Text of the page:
by Greg Bloom
Tijuana is a city of steep, close
hills and hills make centralized wastewater treatment plants expensive
and large consumers of energy as sewage must be pumped over hill
after hill until it reaches a large, often foul-smelling treatment
plant that can cost close to US $1 billion to build. Many of Tijuana's
hills are also crowded with homes or are covered in grasses that
are brown much of the year. Other hills show signs of severe erosion
or scars where they were cut into so as to create level building
A view of Tijuana's Ecoparque.
Tijuana's Ecoparque, a simple, low-energy system that cleans wastewater and reuses it to irrigate a designated green area, provides an answer to all of the above mentioned problems. Ecoparque began in 1986 as a study by the Colegio de la Frontera Norte (Colef) of a decentralized system for wastewater treatment and reuse in urban areas (Sistema Decentralizado de Tratamiento y Reuso de Aguas Negras en Zonas Urbanas, SIDETRAN). An Ecoparque publication states that SIDETRAN is based on two premises, first that sewage is a valuable resource which is now being wasted and second that sewage must be managed in a decentralized way so as to maximize its usefulness within urban areas.
Ecoparque currently treats the wastewater generated by 10,000 people, about 900,000 gallons a day. As the treatment center is located about half way down a hill wastewater is drawn to it by gravity rather than pumped to it with electricity. Gravity also powers the plants Basic Treatment Unit, or BTU. The BTU includes an initial screen to filter out large waste like cans or sticks and a second, finer screen that filters out small organic particles. Every few hours this second screen is manually emptied into a compost pile where water and worms turn the waste into 800 kilograms per month of high-quality compost. The compost piles are odor free and no flies are attracted to the compost. The finished compost is later sold to area farmers who consistently buy up all of the compost that Ecoparque produces.
As the water continues downhill
it passes through a tower where it moves its way through a PVC
plastic biofilter maze. The water trickles drop by drop through
the tower and becomes oxygenated which contributes to the growth
of beneficial organisms within the plastic maze. These organisms
then consume microscopic bits of organic material in the waste
water thereby cleaning it. After this the water is then stored
for eleven hours in a tank where sediment falls to the bottom
of the tank. After eleven hours the water is pumped to the top
of the tower and it goes through the biofilter again. The small
pump used to move this water a short vertical distance is one
of the only uses of electricity found in the Ecoparque. Finally,
the water is again stored for eleven hours in the sediment tank
and is then ready to be used to irrigate the surrounding hillside.
Like many border cities with rapid population gain and an overwhelmed infrastructure, Tijuana has few green areas and Ecoparque helps in the resolution of this problem as well. Before and after pictures of Ecoparque's hillside location are dramatic in their contrast. Previously the hillside was brown grass, bare earth and erosion scars. Today the hill is covered in flowering bushes, trees and green grass. Fruit trees are also planted throughout the park and the fruit can be eaten. The park is large and can be easily seen from much of Tijuana's downtown area.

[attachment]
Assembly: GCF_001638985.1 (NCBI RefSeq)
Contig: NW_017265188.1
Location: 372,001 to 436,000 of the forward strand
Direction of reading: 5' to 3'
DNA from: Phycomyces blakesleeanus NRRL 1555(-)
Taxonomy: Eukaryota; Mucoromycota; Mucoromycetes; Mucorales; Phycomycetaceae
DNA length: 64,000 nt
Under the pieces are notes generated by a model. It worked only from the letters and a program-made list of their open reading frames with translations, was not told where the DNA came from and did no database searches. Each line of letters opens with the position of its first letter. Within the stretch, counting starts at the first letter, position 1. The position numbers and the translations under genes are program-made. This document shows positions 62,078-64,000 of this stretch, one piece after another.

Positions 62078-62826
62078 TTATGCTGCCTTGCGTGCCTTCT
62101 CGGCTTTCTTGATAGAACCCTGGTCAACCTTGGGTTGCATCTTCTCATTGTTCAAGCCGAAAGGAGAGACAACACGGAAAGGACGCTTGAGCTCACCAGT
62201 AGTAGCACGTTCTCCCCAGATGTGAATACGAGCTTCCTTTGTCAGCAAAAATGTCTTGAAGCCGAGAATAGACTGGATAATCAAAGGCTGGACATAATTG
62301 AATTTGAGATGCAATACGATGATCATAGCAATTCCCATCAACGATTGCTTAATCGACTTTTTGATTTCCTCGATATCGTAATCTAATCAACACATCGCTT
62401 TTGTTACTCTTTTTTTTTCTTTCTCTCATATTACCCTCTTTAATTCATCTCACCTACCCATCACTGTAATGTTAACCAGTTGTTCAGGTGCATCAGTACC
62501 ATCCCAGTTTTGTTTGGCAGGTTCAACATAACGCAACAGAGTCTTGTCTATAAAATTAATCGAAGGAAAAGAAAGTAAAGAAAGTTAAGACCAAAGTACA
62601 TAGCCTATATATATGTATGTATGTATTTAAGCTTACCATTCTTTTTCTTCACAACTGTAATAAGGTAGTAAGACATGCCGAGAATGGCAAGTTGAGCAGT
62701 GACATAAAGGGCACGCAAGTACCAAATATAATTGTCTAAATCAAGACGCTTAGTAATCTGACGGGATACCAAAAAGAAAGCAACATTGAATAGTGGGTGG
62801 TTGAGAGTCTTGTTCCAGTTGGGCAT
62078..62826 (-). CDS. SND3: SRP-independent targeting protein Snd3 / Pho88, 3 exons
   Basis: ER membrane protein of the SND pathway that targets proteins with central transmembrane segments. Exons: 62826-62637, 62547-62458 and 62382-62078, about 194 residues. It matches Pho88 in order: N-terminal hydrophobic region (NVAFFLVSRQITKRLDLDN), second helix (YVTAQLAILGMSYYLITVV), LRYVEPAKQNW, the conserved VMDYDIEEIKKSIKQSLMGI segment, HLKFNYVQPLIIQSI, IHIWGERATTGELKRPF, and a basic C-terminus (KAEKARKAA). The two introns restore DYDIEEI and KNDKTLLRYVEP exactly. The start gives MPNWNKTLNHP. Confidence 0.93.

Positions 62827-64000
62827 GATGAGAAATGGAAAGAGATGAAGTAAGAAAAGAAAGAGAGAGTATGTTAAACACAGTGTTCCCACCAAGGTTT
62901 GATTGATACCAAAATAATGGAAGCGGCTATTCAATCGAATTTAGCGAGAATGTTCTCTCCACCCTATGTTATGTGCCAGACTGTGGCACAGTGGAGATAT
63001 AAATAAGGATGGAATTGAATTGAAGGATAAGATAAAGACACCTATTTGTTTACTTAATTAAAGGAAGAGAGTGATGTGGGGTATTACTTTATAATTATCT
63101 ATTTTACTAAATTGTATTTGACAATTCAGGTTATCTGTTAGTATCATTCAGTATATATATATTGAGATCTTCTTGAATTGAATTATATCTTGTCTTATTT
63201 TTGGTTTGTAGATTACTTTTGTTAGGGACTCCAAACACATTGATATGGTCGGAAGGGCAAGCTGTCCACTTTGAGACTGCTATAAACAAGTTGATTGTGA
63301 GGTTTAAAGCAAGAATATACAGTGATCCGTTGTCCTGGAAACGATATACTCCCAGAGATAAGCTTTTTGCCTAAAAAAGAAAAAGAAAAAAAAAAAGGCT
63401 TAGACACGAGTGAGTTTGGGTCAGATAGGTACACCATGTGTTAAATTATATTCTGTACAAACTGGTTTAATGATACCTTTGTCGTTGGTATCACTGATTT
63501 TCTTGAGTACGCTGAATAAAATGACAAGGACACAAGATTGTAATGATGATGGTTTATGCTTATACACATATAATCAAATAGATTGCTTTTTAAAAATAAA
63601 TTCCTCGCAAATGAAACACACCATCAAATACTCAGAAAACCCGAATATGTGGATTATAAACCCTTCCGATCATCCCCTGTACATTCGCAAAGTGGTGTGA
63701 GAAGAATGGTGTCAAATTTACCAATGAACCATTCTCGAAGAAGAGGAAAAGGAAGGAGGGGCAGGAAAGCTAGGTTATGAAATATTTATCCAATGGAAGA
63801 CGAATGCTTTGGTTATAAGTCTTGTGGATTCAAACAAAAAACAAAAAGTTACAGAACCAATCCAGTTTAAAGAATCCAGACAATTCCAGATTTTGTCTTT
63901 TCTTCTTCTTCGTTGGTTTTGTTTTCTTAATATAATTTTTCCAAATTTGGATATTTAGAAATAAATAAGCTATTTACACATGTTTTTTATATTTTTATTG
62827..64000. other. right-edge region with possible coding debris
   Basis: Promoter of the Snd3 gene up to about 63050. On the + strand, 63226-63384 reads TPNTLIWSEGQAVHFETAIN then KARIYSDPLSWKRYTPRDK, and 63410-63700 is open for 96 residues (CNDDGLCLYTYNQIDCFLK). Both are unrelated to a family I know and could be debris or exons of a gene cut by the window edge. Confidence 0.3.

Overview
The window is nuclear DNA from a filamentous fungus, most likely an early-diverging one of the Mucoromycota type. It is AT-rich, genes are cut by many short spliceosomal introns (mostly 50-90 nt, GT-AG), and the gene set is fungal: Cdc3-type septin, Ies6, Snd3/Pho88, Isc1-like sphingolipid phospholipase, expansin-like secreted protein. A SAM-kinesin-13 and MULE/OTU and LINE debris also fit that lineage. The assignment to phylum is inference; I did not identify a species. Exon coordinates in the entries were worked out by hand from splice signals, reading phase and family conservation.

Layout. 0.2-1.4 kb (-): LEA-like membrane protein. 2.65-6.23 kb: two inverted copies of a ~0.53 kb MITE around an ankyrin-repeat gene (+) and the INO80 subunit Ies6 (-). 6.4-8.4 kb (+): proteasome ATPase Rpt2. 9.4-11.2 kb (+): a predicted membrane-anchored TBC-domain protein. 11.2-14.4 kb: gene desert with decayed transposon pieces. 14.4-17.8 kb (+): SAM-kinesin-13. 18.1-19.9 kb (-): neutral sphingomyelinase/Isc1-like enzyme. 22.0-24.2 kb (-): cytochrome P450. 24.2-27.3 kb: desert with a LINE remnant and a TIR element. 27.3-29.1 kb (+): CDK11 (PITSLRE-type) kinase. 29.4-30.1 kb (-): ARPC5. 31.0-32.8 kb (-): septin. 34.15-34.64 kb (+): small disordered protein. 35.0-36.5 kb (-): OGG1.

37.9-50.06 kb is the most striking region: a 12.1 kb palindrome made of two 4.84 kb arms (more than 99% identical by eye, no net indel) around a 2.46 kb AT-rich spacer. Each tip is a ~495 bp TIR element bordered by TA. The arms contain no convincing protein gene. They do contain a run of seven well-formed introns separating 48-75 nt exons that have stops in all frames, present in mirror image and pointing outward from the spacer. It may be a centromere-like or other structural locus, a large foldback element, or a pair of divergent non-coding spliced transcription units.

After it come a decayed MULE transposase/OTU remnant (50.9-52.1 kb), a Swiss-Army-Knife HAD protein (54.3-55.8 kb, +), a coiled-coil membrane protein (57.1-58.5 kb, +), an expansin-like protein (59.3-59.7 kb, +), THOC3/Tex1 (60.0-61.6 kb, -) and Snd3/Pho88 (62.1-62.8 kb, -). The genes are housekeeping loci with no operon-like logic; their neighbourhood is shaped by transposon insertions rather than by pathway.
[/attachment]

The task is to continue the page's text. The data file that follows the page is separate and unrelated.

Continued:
The cost of running this water-treatment center, park and environmental-education area is just US$50,000 per year which includes the salaries of eight people and all operating expenses. As one person touring the park mentioned the massive amount of green space alone would seem to justify the cost of the operation.
Ecoparque has yet to reach completion, however. In the future its operators would like to open a small lake on the site so that phosphates and other material can be cleansed from the water. This third level of treatment would allow the water to be used on crops for human consumption while the lake itself would be used by migrating birds. Finally, Eco-parque would like to be able to treat the few kilograms per day of watery sediment that is left over at the end of the current process. Since a drying bed cannot be located on the site due to its proximity to housing other more costly alternatives will be considered. Currently, remaining sediment mixes with overflow water to the site and is treated in Tijuana's centralized system.
While other people and groups around Tijuana are interested in Ecoparque's water-treatment techniques no one in the city has yet to build a similar structure. However, interest in Ecoparque is not just local. The center is currently used in US college textbooks and US students have come to visit and study the site, according to park administrators. Eco-parque has also received international awards for design and technology and should continue to inspire people into the future.
Contact information for Ecoparque:
Director: Martín Medina
E-mail: elcolefecoparque@ hotmail.com
Phone (from the US): 011-52-66-24-05-31 or 011-52-66-82-00-88
Bloom is editor of Frontera NorteSur, providing on-line news coverage of the US-Mexico border: http://frontera.nmsu.edu. FNS is an outreach program of the Center for Latin American Studies New Mexico State University.